Not only does that free up time to get to other jobs, but saves labor, Neal says. “It turns into a two-man crew instead of three,” he adds.
The learning curve for HydroSeeders is simple, Neal notes. “We can usually have guys trained in about a week as far as the ones in the field moving the hose. For a good operator, you have a few months on it. There are different scenarios on different job sites,” he says.
Neal says he appreciates that Finn has “always been on the cutting edge of engineering, staying in front of everybody, coming out with the new ideas.
“I’ve never had a problem with any of the Finns ever breaking down,” he adds. “It’s not the cost of the breakdown—it’s losing the production of that machine when it’s down a day or two.”
Making every moment count is especially important in this economy, as well as with the weather challenges, Neal says. With the drought that has hit Texas, several job sites have either put hydroseeding on hold or are not watering what’s been applied.
“That doesn’t make a lot of sense, but some people are getting it seeded so they can get their certificates of occupancy,” he says. “A lot of it is people who aren’t doing anything are waiting until the fall—it looks like we may have a lot of that this year.”
In the meantime, work continues in areas where Neal’s company is able to pull water out of ponds and lakes for temporary irrigation.
And while the previously slow work in the landscaping industry is starting to show a small uptick, Neal’s company began pursuing other areas when it had to shift gears, with pipeline work becoming more common.
Oil Field Work
In south Texas, employees of Schmidt Land Services of Jourdanton quarry road base material, build frac tanks, and do full-service hauling. Much of the company’s work supports the oil industry.
It also does hyydroseeding, which comes into play in dealing with the steep slopes upon which the frac tanks are located. Chad Tovin, who performs field supervision for the company, notes that the many mud pits made for drilling also require backfill.
“There’s a big flat area that’s torn up, and we hydroseed that,” Tovin says. “On the flat ground, you can use whatever kind of seed you want. Most ranches want something good for the cattle, but on the tank dams, we have to use Bermuda because it’s the only thing with a root structure that helps with erosion.”
For its hydroseeding work, Schmidt Land Services uses the AgiGator from Kincaid Equipment Manufacturing. The mulcher-seeder machine comes in sizes including 550, 750, and 900 gallons.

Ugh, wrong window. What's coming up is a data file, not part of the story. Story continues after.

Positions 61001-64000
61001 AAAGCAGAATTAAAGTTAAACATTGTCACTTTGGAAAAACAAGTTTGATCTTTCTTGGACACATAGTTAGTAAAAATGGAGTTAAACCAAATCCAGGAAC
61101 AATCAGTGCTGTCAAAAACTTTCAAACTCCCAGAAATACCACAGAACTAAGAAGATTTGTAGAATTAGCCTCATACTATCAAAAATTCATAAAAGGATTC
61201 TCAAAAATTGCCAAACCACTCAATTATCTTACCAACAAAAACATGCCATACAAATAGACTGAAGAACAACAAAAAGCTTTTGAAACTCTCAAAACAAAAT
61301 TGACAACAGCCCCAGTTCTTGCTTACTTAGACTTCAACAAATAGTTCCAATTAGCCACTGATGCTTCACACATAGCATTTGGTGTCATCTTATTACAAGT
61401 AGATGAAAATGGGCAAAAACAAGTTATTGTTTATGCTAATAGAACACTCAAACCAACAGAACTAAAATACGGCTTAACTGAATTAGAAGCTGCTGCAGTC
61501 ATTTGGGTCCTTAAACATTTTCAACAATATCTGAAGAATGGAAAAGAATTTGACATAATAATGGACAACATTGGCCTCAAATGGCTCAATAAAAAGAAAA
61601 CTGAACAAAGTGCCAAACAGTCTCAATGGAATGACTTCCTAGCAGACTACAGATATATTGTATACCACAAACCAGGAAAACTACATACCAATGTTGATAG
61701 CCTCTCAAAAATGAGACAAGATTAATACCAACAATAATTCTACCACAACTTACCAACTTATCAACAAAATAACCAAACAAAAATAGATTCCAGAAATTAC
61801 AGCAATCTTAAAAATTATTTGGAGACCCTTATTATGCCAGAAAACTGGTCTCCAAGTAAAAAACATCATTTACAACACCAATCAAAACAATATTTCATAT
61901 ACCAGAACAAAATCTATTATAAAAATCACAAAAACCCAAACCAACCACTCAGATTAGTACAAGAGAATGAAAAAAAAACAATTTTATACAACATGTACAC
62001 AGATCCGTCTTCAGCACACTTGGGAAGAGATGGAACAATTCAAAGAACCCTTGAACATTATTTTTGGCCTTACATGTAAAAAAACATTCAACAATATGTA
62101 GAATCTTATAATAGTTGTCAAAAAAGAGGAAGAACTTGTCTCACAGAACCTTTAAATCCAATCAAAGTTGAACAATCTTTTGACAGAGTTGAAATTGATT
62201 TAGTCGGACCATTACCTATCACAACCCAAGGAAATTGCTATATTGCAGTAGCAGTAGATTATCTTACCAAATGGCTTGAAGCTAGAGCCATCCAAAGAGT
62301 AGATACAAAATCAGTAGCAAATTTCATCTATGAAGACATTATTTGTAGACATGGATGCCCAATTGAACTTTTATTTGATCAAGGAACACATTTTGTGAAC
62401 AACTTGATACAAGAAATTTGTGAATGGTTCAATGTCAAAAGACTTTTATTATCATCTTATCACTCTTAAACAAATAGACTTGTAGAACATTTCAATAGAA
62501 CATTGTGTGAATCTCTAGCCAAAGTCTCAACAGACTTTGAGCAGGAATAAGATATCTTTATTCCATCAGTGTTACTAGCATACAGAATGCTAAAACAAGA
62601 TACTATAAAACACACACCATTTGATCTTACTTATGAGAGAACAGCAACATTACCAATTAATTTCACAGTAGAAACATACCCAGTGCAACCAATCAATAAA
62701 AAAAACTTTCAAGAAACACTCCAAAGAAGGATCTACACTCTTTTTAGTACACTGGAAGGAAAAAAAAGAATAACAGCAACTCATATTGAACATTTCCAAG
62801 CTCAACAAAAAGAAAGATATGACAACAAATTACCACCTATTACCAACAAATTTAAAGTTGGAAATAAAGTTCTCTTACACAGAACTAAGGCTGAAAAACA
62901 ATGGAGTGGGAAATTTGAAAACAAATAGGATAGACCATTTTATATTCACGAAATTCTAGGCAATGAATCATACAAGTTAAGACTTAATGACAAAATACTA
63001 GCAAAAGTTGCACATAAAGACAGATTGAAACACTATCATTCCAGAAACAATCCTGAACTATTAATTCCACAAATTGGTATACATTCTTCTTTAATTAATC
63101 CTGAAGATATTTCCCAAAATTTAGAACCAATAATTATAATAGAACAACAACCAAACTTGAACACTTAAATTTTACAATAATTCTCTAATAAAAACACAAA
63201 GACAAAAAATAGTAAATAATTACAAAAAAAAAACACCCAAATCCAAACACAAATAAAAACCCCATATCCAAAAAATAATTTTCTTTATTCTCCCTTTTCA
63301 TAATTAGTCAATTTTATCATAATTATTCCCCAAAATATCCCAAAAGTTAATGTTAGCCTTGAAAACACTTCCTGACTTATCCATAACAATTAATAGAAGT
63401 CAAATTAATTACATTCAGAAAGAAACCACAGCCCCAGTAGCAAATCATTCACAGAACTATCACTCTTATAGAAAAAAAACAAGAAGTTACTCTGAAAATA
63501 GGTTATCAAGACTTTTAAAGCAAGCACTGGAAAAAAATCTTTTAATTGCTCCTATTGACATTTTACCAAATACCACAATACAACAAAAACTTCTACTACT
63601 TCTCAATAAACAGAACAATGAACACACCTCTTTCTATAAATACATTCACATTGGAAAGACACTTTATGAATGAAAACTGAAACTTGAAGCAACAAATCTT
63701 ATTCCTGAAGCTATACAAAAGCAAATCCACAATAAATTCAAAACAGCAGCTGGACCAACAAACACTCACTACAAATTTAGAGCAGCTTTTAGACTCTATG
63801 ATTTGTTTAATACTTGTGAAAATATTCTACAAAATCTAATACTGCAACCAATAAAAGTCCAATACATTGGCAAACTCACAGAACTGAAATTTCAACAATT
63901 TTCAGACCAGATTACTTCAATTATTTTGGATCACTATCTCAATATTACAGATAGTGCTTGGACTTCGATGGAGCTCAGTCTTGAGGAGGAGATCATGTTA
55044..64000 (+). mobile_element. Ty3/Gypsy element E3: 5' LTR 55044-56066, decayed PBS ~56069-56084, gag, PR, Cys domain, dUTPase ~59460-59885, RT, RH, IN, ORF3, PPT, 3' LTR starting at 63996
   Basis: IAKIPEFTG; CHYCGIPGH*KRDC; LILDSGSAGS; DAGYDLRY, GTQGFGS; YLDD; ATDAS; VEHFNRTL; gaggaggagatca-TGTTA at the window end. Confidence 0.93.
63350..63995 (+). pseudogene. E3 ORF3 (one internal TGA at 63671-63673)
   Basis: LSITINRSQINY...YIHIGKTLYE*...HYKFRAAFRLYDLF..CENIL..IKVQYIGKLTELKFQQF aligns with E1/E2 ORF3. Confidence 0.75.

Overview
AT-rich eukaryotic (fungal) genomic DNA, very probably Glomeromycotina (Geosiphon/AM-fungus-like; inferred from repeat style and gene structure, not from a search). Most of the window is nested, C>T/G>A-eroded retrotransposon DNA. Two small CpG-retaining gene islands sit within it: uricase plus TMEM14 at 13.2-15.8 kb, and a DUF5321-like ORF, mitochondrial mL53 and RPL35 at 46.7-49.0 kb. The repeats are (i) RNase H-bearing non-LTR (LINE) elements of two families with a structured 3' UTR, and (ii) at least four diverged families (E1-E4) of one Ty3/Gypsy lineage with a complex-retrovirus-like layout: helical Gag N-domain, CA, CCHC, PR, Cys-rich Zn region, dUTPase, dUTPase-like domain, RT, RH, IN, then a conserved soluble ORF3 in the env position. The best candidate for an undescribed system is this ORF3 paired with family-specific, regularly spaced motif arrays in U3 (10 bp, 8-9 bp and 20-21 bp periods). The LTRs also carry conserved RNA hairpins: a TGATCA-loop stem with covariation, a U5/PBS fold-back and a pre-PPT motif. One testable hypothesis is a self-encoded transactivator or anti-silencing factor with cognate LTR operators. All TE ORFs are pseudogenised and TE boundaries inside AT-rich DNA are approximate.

“We use the biggest, baddest boy they make,” Tovin says.
The AgiGator features an industrial-strength epoxy tank lining, a urethane exterior coating, bypass valve for pressure control, simple controls, a steel gear pump, and mechanical agitation for heavy slurry mixing and fast loading of mulch and BFMs. It can be filled from a pond or nurse tank.
|Photo: RBI INC.
Native seed was applied near Utah’s Jordan River.
Standard features for the 750- and 900-gallon machines include a hydrogun and a tower platform that allows spraying close on both sides (this feature is optional on the 550-gallon model).
Tovin says he chose the AgiGator because of its durability. “It’s construction-tough,” he says. “Every day, we’re wearing it out. We spray quite a bit, and that machine doesn’t shut off. It’s double on pumping sides, it’s doubled on horsepower, and the machine itself is pretty well built.”
Tovin says he likes the shooting distance he can get from the AgiGator. Sometimes when doing work for oil field clients, his company is not permitted to clear enough brush to allow workers to drive around a tank.
“The frac tanks can be up to 600 feet long,” Tovin says. “When you can’t drive down the back side of it, you can pull the hose reel out. This machine is capable of spraying 120 feet. It makes it a lot easier to reach out to the areas you need to get to.”
That’s useful as well when covering up drill mud. “It’s real soft,” Tovin points out. “You can’t drive in the middle of it because you’ll bury your equipment. We can get to it from the outside and never have to get in the middle of it.”
Tobin also likes the AgiGator’s diesel motor, which he can run a day and a half on a tank of fuel without shutting it off.
Tovin has two employees who run the AgiGator. The learning curve is relatively easy, he says. “It takes some common sense,” he says. “We’ve done some extensive training, and they’ve got some hours on it now.”
Schmidt Land Services is having Kincaid Equipment build another machine that will incorporate changes the company wants for seed application, including being able to take water from a pond.
“Normally, we’ll fill right out of the frac pond,” Tovin says. “We’re in a remote area, and we have to use a submersible gas-powered trash pump to suck the water into the machine. If the machine is outfitted right, it can suck up its own water, and that’s one less piece of equipment to carry.